Nurses work demanding shifts and managing documentation can be a phenomenal task. Keeping accurate and timely nursing records is essential for communication among all members of the patient’s healthcare team and to support the delivery of safe, appropriate and continuous care. Good records allow healthcare providers to identify problems and the action taken to correct them. Nursing transcription is a viable strategy to ensure accurate and timely electronic health record (EHR) documentation. For clear, concise and comprehensive patient charts, nursing documentation should include all the essential components with regards to professional nursing standards.
Guidelines for Nursing Documentation
The American Nursing Association (ANA) has set down primary guidelines that serve as the gold standard for the basis of nursing documentation. The ANA defines high-quality nursing documentation as inclusive of the following characteristics: “Accessible, accurate, relevant, consistent, auditable, clear, concise, complete, legible/readable, thoughtful, timely, contemporaneous, sequential, reflective of the nursing process, and retrievable on a permanent basis in a nursing-specific manner.” The ANA further states that all entries in the medical record must be legible/readable and that standardized terminology should be used to describe the planning, delivery, and evaluation of nursing care.
Essential Elements of Nursing Documentation
Nurses are usually responsible for creating the patient chart and updating all information from vital signs to the patient’s pain level and other parameters, and any progression of symptoms or emergencies the patient experienced during the hospital stay.
The patient’s EHR should have the information necessary to support informed decision making and high quality care by the care team. Timely documentation of the following aspects regarding the patient should be maintained in the medical record:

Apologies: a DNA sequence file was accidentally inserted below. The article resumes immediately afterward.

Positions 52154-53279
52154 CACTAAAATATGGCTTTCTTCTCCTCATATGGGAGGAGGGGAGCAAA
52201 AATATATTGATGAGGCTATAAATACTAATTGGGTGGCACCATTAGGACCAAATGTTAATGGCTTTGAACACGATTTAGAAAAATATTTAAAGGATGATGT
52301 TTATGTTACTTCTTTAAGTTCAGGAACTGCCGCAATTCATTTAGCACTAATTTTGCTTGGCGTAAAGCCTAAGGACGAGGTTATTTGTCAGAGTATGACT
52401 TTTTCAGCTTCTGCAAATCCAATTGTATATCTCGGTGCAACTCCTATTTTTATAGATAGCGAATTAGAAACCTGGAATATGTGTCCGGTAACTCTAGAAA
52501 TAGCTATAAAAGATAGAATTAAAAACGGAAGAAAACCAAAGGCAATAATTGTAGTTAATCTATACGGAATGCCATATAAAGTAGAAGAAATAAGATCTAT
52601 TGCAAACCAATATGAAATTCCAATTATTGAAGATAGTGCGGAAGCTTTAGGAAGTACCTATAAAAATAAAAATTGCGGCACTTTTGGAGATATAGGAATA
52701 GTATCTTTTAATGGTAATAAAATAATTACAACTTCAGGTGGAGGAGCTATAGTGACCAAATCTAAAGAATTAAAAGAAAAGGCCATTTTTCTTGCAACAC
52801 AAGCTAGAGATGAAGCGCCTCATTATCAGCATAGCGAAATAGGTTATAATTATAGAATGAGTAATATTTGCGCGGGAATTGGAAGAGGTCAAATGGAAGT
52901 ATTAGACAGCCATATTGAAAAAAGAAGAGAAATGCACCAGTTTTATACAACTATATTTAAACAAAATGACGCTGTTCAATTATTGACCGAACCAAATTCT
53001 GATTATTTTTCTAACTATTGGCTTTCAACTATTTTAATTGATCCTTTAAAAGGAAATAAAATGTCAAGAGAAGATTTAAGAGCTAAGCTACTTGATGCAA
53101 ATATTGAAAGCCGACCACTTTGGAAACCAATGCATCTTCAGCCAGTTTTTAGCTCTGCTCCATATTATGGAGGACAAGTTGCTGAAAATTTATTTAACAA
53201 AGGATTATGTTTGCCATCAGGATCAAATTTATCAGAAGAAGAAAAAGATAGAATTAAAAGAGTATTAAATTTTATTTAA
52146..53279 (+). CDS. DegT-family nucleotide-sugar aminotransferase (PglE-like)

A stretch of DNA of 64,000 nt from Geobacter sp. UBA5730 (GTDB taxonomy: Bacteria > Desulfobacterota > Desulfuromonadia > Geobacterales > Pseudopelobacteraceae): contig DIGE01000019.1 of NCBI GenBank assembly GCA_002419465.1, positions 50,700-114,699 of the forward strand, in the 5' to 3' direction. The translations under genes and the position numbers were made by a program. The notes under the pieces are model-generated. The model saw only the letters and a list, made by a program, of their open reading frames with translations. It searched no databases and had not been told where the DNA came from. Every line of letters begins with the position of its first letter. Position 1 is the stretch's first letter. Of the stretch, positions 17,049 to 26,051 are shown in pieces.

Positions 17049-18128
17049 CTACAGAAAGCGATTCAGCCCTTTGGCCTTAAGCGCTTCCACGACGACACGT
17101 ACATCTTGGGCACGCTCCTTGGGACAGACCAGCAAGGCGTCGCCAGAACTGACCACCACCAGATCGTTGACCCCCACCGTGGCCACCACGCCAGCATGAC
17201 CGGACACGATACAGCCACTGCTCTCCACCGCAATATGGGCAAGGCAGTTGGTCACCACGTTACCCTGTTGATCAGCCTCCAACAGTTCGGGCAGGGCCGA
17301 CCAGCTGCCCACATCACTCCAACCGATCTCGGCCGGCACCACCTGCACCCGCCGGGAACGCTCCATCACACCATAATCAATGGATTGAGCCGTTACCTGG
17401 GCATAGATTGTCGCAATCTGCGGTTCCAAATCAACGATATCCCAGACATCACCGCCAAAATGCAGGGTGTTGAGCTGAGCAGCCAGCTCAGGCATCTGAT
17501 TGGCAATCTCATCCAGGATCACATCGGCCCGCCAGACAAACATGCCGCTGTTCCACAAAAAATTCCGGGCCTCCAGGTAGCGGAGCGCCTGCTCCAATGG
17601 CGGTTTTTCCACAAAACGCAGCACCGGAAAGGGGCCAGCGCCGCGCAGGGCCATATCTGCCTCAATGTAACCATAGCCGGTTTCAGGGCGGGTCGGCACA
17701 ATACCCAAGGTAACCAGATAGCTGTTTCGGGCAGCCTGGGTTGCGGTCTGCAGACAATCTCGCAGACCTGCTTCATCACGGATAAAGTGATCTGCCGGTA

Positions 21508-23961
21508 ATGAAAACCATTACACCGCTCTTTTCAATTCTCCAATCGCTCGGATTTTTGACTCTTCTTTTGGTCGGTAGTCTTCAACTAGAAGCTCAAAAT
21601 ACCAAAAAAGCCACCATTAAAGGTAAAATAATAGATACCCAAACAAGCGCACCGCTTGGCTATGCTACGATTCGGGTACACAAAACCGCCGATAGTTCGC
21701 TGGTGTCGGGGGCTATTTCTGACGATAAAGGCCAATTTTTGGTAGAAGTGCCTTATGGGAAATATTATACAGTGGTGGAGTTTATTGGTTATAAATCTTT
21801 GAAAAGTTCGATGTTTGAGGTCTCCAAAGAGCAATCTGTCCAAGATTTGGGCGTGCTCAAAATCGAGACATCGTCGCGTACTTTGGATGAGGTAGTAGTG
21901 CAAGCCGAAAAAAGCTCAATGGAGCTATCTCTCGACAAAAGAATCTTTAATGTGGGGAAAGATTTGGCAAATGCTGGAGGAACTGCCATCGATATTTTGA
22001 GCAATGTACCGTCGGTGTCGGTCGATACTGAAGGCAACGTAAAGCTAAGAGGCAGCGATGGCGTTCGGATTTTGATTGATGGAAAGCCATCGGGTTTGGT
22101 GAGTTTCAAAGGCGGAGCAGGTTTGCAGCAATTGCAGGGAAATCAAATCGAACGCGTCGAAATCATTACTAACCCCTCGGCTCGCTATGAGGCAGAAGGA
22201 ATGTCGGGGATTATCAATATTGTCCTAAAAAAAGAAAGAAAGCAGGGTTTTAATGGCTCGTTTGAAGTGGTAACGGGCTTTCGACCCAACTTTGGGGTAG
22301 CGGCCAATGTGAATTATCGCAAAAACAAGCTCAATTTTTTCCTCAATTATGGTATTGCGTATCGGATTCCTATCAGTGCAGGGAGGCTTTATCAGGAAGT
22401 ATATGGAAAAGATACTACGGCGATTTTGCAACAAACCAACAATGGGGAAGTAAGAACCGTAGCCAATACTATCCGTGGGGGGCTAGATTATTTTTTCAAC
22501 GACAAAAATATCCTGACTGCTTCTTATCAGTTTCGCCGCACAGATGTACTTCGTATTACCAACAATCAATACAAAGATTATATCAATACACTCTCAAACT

- Clinical problems
- Communication with other healthcare providers
- Communication with and education of the patient, family, the individual designated as the patient’s caregiver and other third parties
- Medication records
- Order acknowledgement, implementation, and management
- Clinical parameters
- Responses and outcomes, including changes in health status
- Plans of care that take the patient’s social and cultural needs into account
Writing The Nursing Note
Nurses generally follow the S.O.A.P. (Subjective, Objective, Assessment, and Plan) format when writing progress reports.
- Subjective: The date and time, the patient’s name, the names of the doctor and nurse, general description of the patient and reason for the visit is documented. The subjective section includes information gathered from the patient or family members/caregiver about the reason for the visit, the patient’s health, and symptoms the patient is experiencing such as pain.
- Objective: Objective information to include in the note includes vital signs – body temperature, pulse rate, respiration rate, and blood pressure, evident symptoms and results of laboratory tests ordered by the physician. By supporting the subjective data, objective information helps the physician with diagnosis.